With Division 3 getting underway, the first-ever Online Olympiad looks more and more like a real professional tournament now. True, the teams are not equal but there are virtually no novices in the lineups. On one hand, the competition might have lost a part of its charm, but on another hand, we saw the first encounters between GMs – eleven holders of this title got into a fight.
Pool A saw the match of rating-favorites Singapore – Monaco in the very first round. Although the Singaporeans squared up against the main competitor without its leader GM Kevin Goh Wei Ming, the team scored a confident victory 4.5:1.5. After that result, many thought that the matter was settled and nothing would stop Singapore from taking first place in the group, but it was not to be – the team drew two next matches (3:3 with Ireland and Syria) and currently occupies the fourth position in the standings. Singapore needs a scorer; if IM Liu Xiangyi, who masterfully outplayed Igor Efimov with Black in the first round, play more, things will pick up.
Monaco found itself in a worse situation – after losing to Singapore, the team suffered a defeat in the match with Albania, which made its advancing to the next stage a daunting challenge. On the contrary, Albania won all its matches and appears to be a clear favorite in Pool A. 14-year old Klean Shuqja, playing on the sixth board contributed 3 points to her team.
Team Syria also made a strong case for progressing into the next stage – after the victories over Japan and South Korea, the team did take a very important match point against Singapore. Three pillars Syria lean on are Talal Hilwani (who is formally just a second substitute player), Malek Koniahli, and Manar Khalil dominating junior boards.
The tournament in Pool B was marred by internal conflict in team Nigeria. The players of this country did not play a single game on the first day, although there is a chance that this team, considered to be one of the favorites will get into action. In the absence of one of the strongest African teams the three other favorites – Portugal, IPCA, and Scotland – will most likely qualify. Scotland seems like a weak link in this trio but the team won tough matches against Angola and Sri Lanka and then miraculously escaped vs. IPCA.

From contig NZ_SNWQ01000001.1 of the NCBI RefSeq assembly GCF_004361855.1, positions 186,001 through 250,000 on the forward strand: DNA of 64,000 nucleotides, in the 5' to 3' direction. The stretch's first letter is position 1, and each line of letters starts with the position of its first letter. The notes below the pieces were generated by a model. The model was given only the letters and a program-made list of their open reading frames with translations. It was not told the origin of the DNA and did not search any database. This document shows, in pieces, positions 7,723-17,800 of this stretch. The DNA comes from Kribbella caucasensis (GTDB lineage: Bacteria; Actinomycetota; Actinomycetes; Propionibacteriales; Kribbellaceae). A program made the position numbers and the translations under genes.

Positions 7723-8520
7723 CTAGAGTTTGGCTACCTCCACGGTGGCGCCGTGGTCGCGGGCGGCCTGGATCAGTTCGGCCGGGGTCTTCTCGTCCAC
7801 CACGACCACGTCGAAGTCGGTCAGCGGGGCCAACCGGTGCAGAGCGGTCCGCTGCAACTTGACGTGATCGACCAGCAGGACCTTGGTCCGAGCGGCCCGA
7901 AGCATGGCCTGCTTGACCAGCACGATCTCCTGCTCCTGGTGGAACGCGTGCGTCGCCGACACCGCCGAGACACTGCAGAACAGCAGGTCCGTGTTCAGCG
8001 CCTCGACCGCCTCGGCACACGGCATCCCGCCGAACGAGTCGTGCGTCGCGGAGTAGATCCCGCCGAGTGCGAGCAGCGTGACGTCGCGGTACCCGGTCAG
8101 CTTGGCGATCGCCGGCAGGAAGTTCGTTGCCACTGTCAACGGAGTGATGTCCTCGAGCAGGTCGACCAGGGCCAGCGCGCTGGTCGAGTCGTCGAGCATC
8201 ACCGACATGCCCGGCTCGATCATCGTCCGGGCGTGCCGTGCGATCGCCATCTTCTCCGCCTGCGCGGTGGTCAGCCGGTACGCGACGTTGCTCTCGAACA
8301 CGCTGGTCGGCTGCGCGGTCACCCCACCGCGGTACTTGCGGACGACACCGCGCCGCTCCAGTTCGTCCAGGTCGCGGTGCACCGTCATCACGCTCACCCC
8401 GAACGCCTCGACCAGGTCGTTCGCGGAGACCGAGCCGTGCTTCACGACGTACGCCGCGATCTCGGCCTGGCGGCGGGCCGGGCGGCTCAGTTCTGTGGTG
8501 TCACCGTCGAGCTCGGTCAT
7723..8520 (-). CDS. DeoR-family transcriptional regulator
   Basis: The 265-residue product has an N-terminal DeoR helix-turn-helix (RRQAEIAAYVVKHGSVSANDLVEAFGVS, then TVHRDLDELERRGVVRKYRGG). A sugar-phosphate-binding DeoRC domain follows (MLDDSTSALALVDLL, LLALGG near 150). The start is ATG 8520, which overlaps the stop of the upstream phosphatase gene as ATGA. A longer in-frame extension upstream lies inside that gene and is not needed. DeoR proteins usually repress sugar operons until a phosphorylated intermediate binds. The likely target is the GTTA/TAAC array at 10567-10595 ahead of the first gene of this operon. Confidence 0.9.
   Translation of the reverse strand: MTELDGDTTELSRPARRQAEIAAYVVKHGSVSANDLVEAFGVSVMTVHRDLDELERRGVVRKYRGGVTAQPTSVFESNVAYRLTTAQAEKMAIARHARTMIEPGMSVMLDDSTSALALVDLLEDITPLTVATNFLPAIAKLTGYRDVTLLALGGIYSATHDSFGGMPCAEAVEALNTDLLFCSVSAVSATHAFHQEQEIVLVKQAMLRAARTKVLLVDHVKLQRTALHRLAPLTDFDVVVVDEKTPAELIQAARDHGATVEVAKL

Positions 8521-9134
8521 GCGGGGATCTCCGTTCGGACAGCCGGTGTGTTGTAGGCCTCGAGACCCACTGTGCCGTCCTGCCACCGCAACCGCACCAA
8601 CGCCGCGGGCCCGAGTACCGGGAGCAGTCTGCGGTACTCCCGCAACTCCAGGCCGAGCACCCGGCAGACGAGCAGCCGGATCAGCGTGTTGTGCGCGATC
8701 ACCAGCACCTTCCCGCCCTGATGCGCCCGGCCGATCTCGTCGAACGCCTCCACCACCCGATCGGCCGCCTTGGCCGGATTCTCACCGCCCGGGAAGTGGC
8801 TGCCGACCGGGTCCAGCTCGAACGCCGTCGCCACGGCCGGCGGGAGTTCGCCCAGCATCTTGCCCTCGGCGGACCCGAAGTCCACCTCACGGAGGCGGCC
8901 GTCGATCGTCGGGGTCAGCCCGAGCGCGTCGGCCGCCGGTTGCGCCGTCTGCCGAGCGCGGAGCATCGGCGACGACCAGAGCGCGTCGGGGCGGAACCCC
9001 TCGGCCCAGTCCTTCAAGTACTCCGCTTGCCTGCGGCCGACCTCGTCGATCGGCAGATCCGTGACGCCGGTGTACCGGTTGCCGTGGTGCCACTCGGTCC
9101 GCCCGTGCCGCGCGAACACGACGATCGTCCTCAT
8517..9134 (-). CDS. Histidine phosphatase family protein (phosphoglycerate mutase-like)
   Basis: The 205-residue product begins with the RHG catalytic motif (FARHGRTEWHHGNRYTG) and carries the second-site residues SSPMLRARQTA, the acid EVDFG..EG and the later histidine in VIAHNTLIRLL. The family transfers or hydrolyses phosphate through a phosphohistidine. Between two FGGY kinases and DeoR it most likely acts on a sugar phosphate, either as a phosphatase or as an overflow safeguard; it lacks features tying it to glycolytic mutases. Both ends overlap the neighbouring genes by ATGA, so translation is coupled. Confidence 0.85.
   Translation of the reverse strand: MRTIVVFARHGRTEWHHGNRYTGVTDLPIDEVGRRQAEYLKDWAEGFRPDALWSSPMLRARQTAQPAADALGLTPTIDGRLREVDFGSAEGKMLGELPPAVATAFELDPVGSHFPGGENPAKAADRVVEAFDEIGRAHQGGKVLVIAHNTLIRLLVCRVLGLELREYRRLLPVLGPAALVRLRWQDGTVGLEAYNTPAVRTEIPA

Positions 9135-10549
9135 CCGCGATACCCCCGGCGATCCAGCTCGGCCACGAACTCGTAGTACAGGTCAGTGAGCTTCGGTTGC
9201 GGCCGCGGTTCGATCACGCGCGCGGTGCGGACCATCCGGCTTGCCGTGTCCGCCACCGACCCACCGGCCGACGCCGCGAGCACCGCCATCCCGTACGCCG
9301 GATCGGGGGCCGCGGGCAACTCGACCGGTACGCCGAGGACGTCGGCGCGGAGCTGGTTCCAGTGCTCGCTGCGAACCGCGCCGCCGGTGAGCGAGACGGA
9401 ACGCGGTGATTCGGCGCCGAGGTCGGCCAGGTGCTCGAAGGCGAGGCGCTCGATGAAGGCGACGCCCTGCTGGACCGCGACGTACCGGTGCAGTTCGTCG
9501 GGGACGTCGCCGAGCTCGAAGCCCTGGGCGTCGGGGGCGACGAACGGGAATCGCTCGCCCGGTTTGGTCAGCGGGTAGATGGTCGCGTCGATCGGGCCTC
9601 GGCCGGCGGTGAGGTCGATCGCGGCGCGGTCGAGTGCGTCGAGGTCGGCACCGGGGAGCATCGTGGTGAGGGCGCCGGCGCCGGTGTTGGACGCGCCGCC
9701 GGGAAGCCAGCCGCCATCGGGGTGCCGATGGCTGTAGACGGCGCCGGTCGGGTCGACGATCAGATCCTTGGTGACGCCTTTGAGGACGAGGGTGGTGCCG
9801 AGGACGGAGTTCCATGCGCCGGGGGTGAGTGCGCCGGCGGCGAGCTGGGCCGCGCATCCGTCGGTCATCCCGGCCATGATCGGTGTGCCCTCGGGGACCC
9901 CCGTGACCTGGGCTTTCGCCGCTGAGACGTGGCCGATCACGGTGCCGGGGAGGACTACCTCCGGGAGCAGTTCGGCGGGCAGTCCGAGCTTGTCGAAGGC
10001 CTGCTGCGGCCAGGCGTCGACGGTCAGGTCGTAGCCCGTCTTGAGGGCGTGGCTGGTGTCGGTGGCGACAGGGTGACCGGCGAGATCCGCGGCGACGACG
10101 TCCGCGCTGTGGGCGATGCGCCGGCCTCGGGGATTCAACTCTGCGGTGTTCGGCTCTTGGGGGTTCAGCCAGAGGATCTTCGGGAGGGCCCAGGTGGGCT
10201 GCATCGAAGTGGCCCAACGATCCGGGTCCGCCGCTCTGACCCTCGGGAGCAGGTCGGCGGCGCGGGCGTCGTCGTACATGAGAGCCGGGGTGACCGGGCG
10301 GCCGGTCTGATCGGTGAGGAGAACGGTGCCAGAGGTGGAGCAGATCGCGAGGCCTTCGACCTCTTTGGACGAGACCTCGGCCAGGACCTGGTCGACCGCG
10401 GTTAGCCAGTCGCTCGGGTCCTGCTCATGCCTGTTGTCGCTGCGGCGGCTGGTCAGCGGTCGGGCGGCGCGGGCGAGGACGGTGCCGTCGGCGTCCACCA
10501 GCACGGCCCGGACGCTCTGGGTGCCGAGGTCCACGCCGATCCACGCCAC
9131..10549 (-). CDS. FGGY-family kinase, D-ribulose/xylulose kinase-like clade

Ilia Lipilin – Murad Abdulla
On 121st (!) move, Ilia Lipilin relaxed his vigilance and played 121.h7?? (121.Ke2 was winning easily) and after 121...d1Q+! 122.Rxd1 Kxg7 123.Rd7+ Kh8 lost all his pawns ½:½.
Speaking of the teams that can potentially stir the pot, Tadjikistan is the first squad, that comes to mind. This tenacious team is capable of throwing a curveball.
This arguably the most mysterious pool pleased those who like unpredictable storylines. If suffices to say that Thailand, the lowest-rated team in the group is leading after the first day. Actually, back in Division 4, it became clear that FM Thanadon Kulpruethanon, Prin Laohawirapap, and Sarocha Chuemsakul played much stronger than their ratings suggest – these three won all their games. The key matches are yet to come for the Thai players, but it sounds like this squad can hold its position in the top-3.
The main favorite of this pool, Belgium has not brought together its best lineup yet but the team did not lose a single match point. As we already mentioned in the preview Belgium has some problems with women’s boards, but it should not prevent this team from advancing to Division 2.